Andrew Campbell, a London-area dairy farmer, had 12,300 followers on Twitter at last count. Astoundingly, he’s been picking up hundreds of new ones daily. Truly social, he also follows more than 2,400 people.
Both Cosby and Campbell have been in the news lately, but it’s no contest who is the more interesting. Continue reading
“Of all the G8 countries, Canada is the only one to ban the production for sale, transportation and consumption of raw milk: milk that is unpasteurized. Raw milk can contain dangerous and sometimes deadly pathogens.
In Ontario, the Milk Act has prohibited the sale of raw milk for over 26 years, though farmers are allowed to consume their own if it’s produced on their farms. Dairy farmer and raw milk advocate Michael Schmidt of Glencolton Farms, an hour’s drive south of Owen Sound, provides raw milk to over 100 consumers through a farm-share program — a means for raw milk proponents to skirt the law by owning part of the farm or the cow that produces the milk. Championing the sale of raw milk has cost Schmidt; his farm has been raided three times in the past 22 years by the Ministries of Agriculture, Natural Resources, and Finance and local and provincial police.
Shifts in food culture such as locavorism, the 100 Mile Diet, Food Freedom and gut health science have spawned a growing market for raw milk — not just for Schmidt but around the world. Many proponents do not believe that raw milk produced in sanitary conditions contains dangerous pathogens and many believe consuming it has beneficial effects on their health….”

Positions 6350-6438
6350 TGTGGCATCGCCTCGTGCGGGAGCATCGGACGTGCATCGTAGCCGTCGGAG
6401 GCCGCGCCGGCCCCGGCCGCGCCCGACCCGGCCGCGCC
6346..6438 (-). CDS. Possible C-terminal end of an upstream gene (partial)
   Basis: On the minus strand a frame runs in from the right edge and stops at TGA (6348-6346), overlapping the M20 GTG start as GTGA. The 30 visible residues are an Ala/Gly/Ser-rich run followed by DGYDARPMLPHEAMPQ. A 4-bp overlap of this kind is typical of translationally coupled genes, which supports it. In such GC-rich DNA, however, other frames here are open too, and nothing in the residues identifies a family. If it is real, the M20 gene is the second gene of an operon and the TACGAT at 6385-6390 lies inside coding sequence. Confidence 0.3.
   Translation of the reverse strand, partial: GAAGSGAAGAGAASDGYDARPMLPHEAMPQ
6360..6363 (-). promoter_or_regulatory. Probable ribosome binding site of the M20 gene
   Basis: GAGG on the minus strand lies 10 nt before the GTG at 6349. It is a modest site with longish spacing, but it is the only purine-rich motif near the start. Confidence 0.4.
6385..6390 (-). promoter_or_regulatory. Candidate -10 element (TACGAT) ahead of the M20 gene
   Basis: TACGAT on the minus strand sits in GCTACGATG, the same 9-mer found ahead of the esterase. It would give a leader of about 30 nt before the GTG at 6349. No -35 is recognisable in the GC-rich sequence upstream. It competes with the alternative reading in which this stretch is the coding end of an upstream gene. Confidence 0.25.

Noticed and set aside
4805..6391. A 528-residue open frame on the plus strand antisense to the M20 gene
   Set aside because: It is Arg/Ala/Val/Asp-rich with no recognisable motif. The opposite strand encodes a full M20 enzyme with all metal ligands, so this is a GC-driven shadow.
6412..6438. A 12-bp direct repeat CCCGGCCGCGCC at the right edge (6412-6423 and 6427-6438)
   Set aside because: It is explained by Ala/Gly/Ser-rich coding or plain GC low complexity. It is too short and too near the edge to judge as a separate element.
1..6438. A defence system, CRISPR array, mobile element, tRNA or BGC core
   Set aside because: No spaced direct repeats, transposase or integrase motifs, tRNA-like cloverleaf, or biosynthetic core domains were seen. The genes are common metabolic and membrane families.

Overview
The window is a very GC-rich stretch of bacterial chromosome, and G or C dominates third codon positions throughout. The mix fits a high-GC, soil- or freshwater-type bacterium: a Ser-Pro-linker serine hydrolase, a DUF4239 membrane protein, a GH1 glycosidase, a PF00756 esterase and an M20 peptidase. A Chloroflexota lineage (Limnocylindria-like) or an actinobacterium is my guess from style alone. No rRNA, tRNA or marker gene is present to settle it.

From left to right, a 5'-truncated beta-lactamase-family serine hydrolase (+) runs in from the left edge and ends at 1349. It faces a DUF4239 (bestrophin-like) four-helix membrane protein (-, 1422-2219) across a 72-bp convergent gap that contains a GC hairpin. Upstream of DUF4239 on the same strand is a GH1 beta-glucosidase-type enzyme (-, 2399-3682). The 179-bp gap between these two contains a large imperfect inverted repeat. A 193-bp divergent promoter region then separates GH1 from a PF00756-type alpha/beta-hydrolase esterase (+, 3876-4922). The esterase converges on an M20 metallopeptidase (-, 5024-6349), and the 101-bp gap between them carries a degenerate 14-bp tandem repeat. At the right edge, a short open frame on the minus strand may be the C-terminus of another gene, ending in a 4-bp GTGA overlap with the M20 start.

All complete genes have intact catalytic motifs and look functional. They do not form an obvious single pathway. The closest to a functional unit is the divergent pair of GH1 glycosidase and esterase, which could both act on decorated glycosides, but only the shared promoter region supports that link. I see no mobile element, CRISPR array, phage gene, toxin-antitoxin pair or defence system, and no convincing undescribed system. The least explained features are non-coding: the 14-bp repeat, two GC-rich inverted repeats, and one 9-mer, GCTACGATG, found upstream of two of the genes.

More, including three video clips, on TVO.org
From the Farm to Consumer Legal Defense Fund blog:
“Falls Church, VA—March 4, 2016—Raw milk is now legal in West Virginia, the state that previously had the most anti-raw milk laws in the United States. Governor Earl Ray Tomblin signed Senate Bill 387 (SB 387) yesterday, a bill that will allow the distribution of raw milk through herdshare agreements.
Last year, Tomblin vetoed a herdshare bill that passed through the legislature. The national dairy groups, the National Milk Producers Federation and the International Dairy Foods Association, successfully lobbied the governor to veto the bill last year but were quiet this time around. The Food and Drug Administration (FDA) provided testimony against SB 387, but the testimony had little impact. Continue reading
“For Gillian Fyvie, a splash of milk on her cereal typically led to stomach ache, bloating and a swollen tongue. Not since making the switch.
Fyvie’s symptoms were avoided not with soy, organic or even lactose-free dairy, she says, but a type of cows’ milk from a2 Milk Co. The Sydney-based company is gaining an international following for its products, developed from the premise that the milk most of the industrialized world has consumed for generations is causing everything from digestive discomfort to diabetes. Continue reading